A coastal State party to UNCLOS cannot unilaterally fix the outer limits of an outer continental shelf. Instead, there is a multilateral process it has to go through, involving a body called the Commission on the Limits of the Continental Shelf, or CLCS (Art. 76 (8) and Annex II). In broad terms, step one involves the coastal State making a submission to the CLCS on the outer limits, and step two involves the CLCS making recommendations to the coastal State. In essence, the coastal State can then do one of two things. It can either accept the CLCS’s recommendations, and establish outer limits on the basis of them, whereupon those limits become final and binding. Or it can disagree with the recommendations and make a revised or new submission to the CLCS.
UNCLOS specifies that the deadline for making submissions to the CLCS is 10 years from the date of entry into force of UNCLOS for the coastal State in question (Annex II). In May 2001 and June 2008, the parties to UNCLOS adopted important decisions regarding that deadline. In practice, the CLCS has received 12 submissions so far (see www.un.org/Depts/los/clcs_new/clcs_home.htm), some of which are partial submissions and some of which are by more than one coastal State. For any given coastal State party to UNCLOS with an outer shelf, uncertainty about the outer limits of that shelf will remain until that State has completed the multilateral process and has adopted valid final and binding limits.
If a coastal State has an outer shelf, it has sovereign rights to explore that outer shelf and to exploit its natural resources. So, for example, it has the exclusive right to exploit “sedentary species” and non-living resources – e.g. gas hydrates – of the outer shelf. But, as a corollary, it also has the right to regulate such activities in order to protect the marine environment. Thus the continental shelf regime, in potentially bringing areas of seabed and subsoil beyond 200 nm within coastal State jurisdiction, creates opportunities for protection of that seabed and subsoil by the particular coastal State in question. In all this talk of rights, it should be added that certain duties regarding environmental protection on the continental shelf also exist (e.g., Arts. 194 (5) and 208).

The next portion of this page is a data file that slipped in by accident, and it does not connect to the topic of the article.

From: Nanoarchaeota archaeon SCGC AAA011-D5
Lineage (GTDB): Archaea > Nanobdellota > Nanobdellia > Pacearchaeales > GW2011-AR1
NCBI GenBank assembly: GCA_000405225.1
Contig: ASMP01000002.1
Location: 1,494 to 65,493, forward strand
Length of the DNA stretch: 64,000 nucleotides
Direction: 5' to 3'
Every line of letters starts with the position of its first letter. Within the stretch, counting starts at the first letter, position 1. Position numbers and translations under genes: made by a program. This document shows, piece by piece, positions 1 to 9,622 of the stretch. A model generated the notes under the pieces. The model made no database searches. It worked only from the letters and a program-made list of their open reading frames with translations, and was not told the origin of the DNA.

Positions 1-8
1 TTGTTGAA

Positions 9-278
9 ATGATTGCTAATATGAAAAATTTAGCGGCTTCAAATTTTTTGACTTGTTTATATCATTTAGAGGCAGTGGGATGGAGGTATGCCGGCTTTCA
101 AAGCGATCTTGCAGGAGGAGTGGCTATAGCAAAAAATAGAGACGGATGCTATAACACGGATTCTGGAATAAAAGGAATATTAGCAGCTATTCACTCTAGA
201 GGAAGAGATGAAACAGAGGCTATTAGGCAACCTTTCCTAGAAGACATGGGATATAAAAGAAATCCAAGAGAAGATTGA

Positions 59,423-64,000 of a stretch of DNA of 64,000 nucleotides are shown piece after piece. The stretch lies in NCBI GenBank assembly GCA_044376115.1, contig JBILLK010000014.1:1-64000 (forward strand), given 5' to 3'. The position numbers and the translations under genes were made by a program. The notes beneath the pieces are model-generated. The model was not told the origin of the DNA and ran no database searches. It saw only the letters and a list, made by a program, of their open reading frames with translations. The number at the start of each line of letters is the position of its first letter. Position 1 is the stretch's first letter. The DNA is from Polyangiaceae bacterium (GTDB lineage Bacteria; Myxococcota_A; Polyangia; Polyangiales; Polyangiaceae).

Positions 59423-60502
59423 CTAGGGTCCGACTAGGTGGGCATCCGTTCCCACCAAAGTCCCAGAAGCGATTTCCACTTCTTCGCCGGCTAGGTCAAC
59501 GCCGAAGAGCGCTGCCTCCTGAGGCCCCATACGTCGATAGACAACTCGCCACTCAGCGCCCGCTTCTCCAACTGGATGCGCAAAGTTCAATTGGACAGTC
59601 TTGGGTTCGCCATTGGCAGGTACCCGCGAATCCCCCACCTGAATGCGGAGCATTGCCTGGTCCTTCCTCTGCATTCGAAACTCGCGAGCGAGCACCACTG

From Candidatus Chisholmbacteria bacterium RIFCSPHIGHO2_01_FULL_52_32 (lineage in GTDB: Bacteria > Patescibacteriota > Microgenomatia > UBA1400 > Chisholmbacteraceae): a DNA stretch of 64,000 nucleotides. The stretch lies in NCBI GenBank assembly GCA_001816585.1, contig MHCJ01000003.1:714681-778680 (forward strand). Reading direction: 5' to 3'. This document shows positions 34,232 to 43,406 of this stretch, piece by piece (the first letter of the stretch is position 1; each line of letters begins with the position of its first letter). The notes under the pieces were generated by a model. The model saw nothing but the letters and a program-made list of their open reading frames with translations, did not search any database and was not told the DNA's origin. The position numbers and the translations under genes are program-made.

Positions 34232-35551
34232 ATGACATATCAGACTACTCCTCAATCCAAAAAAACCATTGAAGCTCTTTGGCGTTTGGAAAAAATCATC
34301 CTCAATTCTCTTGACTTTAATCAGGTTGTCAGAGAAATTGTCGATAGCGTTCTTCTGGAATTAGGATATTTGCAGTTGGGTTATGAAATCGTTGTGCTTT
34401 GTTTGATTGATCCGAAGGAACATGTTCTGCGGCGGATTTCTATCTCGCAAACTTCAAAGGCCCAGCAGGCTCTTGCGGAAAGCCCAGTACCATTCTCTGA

The right of the coastal State to regulate certain activities on the outer shelf in order to protect the marine environment may, in principle, be applied to the management of any MPAs located there. If a coastal State were to designate one or more MPAs on its outer continental shelf, its right to regulate certain activities there could, in principle, be used to effect management of such sites. Of course, the extent to which activities could be managed would need to be consistent with the coastal State’s sovereign rights regarding the continental shelf. The extent of the management would also need to reflect the fact that the outer continental shelf is overlain by high seas.
The fact that the outer continental shelf is overlain by high seas potentially raises some complex issues. In particular, it raises the possibility of some interactions between the exercise of high seas freedoms in the waters overlying the outer shelf (e.g., bottom trawling for non-sedentary species, which may damage sedentary species) and a coastal State’s rights regarding its outer shelf (e.g., the exclusive right to exploit sedentary species there). Further discussion of these interactions and their possible outcomes can be found in a 2006 report by the author, available at www.ngo.grida.no/wwfneap/Projects/Reports/WWF_Owen_Jurisdiction.pdf (paragraphs 219-231).
For more information
Daniel Owen, Fenners Chambers, Cambridge, UK. E-mail: firstname.lastname@example.org